Moore had to overcome a Republican primary field with seven other candidates, the fact that Coleman is one of the wealthiest people in Alabama and a 2014 criminal case where he was indicted for perjury but was found not guilty by a jury. He also dealt with the COVID-19 pandemic, which made campaigning these past four months almost impossible, and the fact that he ran for this seat two years ago and failed to even make the Republican primary runoff.
Coleman had the support of the powerful Business Council of Alabama, of which he is a past chairman. He also was supported by the Alabama Farmers Federation and the U.S. Chamber of Commerce. Moore had the support of two powerful D.C. super PACs, which blunted Coleman’s personal wealth advantage. Moore was supported by the House Freedom Caucus and Club for Growth.
Club for Growth PAC President David McIntosh issued a statement congratulating Barry Moore the win.
“We send our congratulations to Barry Moore for running a great campaign and look forward to supporting him through victory in the General Election so he can bring his vision for lower taxes and fewer regulations to Washington,” said Club for Growth PAC President David McIntosh.
Club for Growth Action spent $706,068 on the race, and Club for Growth members contributed $95,708 directly to Moore’s campaign through the Club for Growth PAC the group announced.
“The voters of Congressional District 2 had outstanding candidates for their open House seat,” said Alabama Republican Party Chair Terry Lathan. “I am confident their choice for nominee – Barry Moore – will go to Washington and do an exceptional job representing his district. Barry Moore has a proven conservative track record in the Alabama House of Representatives, one he will take to Washington and use to pass the Trump agenda. His love for the Second Congressional District, combined with his pattern of hard work, will be a great asset in Washington for our state.”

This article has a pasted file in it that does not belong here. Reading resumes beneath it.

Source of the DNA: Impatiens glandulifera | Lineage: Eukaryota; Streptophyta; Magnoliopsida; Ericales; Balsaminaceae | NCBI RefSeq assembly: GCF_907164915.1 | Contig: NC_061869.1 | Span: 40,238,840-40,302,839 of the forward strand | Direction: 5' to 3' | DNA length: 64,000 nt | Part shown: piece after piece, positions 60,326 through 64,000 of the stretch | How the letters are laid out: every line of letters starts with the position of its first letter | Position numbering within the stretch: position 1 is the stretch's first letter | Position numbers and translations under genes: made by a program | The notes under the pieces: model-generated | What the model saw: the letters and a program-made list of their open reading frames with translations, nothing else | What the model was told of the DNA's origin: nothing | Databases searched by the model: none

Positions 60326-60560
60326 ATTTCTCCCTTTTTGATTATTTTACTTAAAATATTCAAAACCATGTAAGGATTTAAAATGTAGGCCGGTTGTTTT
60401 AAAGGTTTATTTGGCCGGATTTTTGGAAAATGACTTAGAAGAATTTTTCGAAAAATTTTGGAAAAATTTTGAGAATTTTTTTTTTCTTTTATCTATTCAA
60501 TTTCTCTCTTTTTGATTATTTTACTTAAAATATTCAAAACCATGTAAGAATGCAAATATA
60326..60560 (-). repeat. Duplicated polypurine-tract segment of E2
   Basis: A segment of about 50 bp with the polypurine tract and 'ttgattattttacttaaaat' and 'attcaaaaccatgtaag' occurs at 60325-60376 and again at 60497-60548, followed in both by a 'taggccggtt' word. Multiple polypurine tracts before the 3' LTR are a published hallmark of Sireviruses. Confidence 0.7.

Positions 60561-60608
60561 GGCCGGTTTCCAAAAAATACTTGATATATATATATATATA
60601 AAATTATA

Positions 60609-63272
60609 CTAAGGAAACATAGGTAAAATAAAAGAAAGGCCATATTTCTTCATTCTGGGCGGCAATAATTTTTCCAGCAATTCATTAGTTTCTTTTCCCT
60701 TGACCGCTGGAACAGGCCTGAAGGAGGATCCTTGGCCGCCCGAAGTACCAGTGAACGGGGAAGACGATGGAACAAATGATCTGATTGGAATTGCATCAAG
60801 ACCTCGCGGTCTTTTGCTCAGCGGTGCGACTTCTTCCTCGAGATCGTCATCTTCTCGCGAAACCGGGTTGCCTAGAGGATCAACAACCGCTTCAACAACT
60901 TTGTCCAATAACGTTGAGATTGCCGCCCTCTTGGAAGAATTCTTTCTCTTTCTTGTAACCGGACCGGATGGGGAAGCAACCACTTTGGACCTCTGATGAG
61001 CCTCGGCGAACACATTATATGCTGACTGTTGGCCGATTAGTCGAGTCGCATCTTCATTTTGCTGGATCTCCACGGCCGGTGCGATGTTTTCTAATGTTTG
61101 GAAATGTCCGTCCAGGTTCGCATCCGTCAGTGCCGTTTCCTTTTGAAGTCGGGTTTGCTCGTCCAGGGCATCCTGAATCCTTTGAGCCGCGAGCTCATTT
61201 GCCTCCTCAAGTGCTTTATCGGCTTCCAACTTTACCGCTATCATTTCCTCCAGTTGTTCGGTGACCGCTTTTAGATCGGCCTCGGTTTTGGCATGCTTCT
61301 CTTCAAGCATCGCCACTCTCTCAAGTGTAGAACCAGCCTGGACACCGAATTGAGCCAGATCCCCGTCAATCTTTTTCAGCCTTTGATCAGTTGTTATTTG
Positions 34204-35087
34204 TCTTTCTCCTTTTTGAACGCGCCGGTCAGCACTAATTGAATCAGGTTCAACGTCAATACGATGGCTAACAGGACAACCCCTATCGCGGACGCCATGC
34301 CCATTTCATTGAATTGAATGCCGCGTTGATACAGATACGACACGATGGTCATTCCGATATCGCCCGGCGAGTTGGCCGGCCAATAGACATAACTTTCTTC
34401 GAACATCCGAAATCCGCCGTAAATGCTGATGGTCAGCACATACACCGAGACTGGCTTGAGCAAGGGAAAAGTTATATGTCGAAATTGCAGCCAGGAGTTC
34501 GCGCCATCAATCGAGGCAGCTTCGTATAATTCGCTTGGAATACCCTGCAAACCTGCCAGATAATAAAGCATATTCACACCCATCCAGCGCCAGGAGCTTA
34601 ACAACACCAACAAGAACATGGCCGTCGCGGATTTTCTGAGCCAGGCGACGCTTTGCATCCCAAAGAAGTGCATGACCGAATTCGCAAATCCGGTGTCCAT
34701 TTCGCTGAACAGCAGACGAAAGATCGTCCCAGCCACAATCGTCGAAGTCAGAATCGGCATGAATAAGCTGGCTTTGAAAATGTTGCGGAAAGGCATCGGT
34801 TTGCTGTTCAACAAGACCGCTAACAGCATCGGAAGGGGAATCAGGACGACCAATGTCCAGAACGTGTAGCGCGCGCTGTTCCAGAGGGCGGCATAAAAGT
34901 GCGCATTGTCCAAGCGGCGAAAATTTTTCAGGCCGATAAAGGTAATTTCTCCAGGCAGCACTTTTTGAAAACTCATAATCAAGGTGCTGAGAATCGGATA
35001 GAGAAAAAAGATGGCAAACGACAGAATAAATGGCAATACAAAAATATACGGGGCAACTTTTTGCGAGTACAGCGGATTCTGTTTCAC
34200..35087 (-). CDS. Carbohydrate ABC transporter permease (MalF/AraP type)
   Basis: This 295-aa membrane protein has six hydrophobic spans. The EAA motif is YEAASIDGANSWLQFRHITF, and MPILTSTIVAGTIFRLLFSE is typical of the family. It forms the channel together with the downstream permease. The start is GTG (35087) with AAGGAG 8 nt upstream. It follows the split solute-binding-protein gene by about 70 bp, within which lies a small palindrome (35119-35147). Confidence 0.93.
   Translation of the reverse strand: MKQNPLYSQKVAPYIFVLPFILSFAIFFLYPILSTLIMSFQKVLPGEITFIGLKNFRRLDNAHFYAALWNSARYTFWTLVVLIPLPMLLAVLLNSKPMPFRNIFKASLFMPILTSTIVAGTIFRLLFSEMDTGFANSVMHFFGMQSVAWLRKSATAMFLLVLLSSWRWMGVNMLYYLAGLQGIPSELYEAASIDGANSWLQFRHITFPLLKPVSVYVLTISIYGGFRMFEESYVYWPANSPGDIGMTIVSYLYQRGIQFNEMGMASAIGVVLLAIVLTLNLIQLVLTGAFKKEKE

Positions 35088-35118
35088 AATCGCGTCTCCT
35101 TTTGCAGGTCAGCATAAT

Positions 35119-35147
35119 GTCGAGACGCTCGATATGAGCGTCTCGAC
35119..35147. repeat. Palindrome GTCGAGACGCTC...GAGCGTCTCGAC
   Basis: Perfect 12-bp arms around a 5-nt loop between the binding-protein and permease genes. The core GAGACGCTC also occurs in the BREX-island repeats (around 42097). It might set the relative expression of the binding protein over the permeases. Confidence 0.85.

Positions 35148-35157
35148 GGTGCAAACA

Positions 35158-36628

“We are grateful for businessman Jeff Coleman who wanted to serve in this district,” Lathan added. “Jeff’s willingness to join in this public servant position is greatly appreciated by many. His desire to help Alabama is highly commendable.”
Incumbent Republican Congresswoman Martha Roby endorsed Coleman just days before the election, but it was not enough to sway 2nd Congressional District voters.
Moore will face Democrat Phyllis Harvey-Hall in the Nov. 3 general election.
Carl defeats Hightower in 1st Congressional District GOP primary
Republican voters Tuesday went to the polls and elected Mobile County Commissioner Jerry Carl as the Republican nominee in the Nov. 3 general election.
“I’m am honored and humbled to represent south Alabama as the Republican candidate this November,” Carl said in a statement. “Thank you to my friends, family, volunteers, and team who worked tirelessly on this campaign. Our work is not over yet. I will fight hard to represent you in Congress. I will work with President Trump to put America first!”
Carl received roughly 52 percent of the vote, according to unofficial election results. His opponent, former State Sen. Bill Hightower, finished with 48 percent. Hightower issued a statement conceding the race to Carl.
“The first word that came to my mind this morning was thankful,” Hightower said. “I am thankful for my family’s support during this difficult year on the campaign trail. I am thankful for the tireless work of my campaign team as we navigated the uncertain public health circumstances. And I am thankful for the many supporters I knew before this campaign and the even more who I met along the way. While today’s results did not turn out as we all had hoped, it was your voices that kept me going during these long days. I congratulate my opponent, Commissioner Carl, on a hard won contest and I look forward to working to ensure President Trump is re-elected this November.”
Alabama Republican Party Chairman Terry Lathan issued a statement following Carl’s win in District 1.
“The voters of Congressional District 1 had two exceptional candidates to choose from in this runoff,” Lathan said. “Jerry Carl has worked hard for the people of Mobile County as a county commissioner. That background, combined with his business experience, will be a major asset to his constituents as he takes on Capitol Hill. Jerry has a strong reputation for listening to his constituents. His willingness to hear the voices of the people in his district will be a great asset for himself and south Alabama.”
“We are grateful for the service of Senator Bill Hightower,” Lathan said. “His strong conservative voting record has helped our state. We honor his service and recognize his dedication to Alabama. He is to be highly commended for running for this position.”
Carl will face Democrat James Averhart, who defeated Kiani Gardner in the Democratic primary runoff Tuesday. Averhart had 57 percent to Gardner’s 43 percent.
Incumbent Congressman Bradley Byrne endorsed Carl. Carl also had the most votes in the Republican primary on March 3.
Campaign for Common Sense endorses Sessions, Carl and Smith